BALI, 6 December 2012 — The Global Youth Forum concluded in Bali Thursday, marking the end of a three-day meeting that outlined the vision and priorities of young people around the world. The Forum convened over 600 youth leaders from more than 130 countries, as well as over 2,500 online delegates, who participated alongside representatives of governments, UN agencies, and non-governmental and private sector organizations at the Bali Nusa Dua Convention Center in Bali, Indonesia.
"This has been a groundbreaking engagement of young people around issues they have identified as key to their futures," said UNFPA Executive Director Dr. Babatunde Osotimehin. "This Forum has provided enormous insights into where the youth agenda stands twenty years after the International Conference on Population and Development (ICPD). The world has changed dramatically since then, and so have young people. I have been inspired by their passion and their vision for their future, and I am determined that UNFPA will continue to lead the UN system in ensuring that this vision is fully incorporated into the discussions and design of the next development agenda."
Co-hosted by UNFPA and the Government of Indonesia, the Global Youth Forum is part of a UN-mandated review of progress on the goals set out in the 1994 ICPD Programme of Action. The Forum is the first of three thematic meetings to review progress and produce recommendations. The two other global meetings, slated for 2013, will focus on human rights and women’s health, respectively.
The Global Youth Forum produced a set of recommendations that articulate young people’s development priorities and address five critical areas in the transition of youth to adulthood: staying healthy; comprehensive education; decent work; families, youth rights, well-being, including sexuality; and leadership and meaningful participation.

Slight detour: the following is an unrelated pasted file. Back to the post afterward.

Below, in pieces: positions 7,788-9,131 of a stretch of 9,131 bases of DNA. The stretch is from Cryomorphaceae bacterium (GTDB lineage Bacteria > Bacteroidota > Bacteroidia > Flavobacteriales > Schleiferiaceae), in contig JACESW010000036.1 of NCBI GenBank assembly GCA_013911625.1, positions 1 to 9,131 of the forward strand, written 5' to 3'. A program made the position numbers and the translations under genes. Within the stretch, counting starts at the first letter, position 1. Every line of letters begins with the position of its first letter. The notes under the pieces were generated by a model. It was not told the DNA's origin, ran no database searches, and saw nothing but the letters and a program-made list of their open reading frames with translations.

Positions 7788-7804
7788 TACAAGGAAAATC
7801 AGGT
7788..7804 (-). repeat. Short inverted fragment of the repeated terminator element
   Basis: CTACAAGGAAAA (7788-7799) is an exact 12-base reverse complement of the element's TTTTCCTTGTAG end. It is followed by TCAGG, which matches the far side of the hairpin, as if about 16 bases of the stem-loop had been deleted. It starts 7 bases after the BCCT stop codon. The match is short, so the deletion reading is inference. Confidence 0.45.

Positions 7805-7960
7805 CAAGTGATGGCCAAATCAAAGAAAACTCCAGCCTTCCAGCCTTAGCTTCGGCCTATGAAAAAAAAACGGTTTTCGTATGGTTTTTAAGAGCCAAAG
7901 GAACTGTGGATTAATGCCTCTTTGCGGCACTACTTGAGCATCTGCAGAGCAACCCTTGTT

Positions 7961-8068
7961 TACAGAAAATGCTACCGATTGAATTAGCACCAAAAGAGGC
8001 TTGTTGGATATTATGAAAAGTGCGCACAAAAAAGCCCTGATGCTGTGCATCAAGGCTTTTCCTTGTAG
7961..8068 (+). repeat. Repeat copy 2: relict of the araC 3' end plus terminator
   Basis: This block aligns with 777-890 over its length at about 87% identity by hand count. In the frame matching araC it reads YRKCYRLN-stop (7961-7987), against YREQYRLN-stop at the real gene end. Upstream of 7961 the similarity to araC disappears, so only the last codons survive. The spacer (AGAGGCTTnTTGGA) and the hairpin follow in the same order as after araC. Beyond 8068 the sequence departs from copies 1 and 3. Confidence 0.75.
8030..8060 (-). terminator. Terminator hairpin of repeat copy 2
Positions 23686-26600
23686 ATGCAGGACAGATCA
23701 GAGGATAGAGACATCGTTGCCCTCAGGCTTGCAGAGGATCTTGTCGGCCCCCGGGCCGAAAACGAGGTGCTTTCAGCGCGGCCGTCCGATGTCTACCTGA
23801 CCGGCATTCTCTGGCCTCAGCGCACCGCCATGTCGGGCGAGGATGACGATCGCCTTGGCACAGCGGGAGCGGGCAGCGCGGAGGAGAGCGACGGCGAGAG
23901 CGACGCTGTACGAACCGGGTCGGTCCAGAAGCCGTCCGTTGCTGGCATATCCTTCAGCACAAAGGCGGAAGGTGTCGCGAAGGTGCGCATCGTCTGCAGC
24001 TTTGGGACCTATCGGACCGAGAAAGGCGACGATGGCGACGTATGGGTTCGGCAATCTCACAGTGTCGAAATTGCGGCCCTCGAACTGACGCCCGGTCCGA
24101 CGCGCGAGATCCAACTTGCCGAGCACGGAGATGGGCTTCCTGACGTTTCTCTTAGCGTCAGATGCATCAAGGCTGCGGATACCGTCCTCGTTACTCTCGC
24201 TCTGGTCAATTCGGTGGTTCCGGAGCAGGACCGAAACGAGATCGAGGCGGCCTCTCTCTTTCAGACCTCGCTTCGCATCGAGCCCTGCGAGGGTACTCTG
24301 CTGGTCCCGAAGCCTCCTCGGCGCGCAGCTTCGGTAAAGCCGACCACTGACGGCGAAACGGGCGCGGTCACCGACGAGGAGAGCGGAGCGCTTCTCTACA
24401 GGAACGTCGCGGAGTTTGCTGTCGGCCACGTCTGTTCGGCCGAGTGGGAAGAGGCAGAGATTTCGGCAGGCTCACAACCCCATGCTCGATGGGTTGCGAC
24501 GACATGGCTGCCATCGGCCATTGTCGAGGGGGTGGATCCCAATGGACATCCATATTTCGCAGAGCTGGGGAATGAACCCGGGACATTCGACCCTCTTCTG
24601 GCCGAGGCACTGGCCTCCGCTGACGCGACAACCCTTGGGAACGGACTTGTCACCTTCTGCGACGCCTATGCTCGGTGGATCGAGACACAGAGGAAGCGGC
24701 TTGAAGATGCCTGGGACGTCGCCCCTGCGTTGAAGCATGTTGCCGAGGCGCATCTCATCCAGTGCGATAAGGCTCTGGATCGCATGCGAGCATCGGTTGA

The recommendations are widely expected to feed into discussions on UN development goals post-2015, and are targeted for inclusion in a report by the UN Secretary-General to a special session of the General Assembly, scheduled for 2014, that will review progress on the ICPD Programme of Action.
UN Secretary-General Ban Ki-moon hailed youth as the "front line of change around the world" in a special message for the Global Youth Forum’s opening ceremony delivered by UN Resident Coordinator in Indonesia El-Mostafa Benlamlih. Mr. Ban Ki-moon added that empowering youth "is one of my top priorities for the coming five years."
Celebrated Indonesian singer Agnes Monica also addressed the Forum’s opening ceremony. "If it was created, it was once not there," Monica declared, underscoring young people’s unique capacity to envision and effect change. Monica called upon her peers to not only to dream, but fulfill their vision. "Live up to your expectations, and do more than what it takes to make it happen," Monica encouraged.
The Forum was officially opened by Indonesian Coordinating Minister of People’s Welfare Dr. Agung Laksono, joined by Minister of Health Dr. Nafsiah Mboi and Minister Youth and Sport Dr. Andi Alfian Mallarangeng.
Five plenary sessions framed each of the Forum’s themes through a panel discussion, followed by fifteen smaller, concurrently-running World Café sessions in which participants discussed and debated development priorities in greater detail. Each World Café session reached consensus on a set of recommendations subsequently incorporated into the meeting’s final outcome document.
"It is our hope that this Forum, in addition to producing substantive recommendations, will also generate the momentum for ongoing youth engagement globally, regionally and nationally to support and advance the aspirations of young people and their communities in the post-2015 agenda," explained Kwabena Osei-Danquah, Executive Coordinator of the ICPD Secretariat.
The Global Youth Forum concluded with a concert headlined by Agnes Monica, DJ Avicii of Sweden and DJ Michael Moran of Indonesia that included a special appearance by American music producer Timbaland.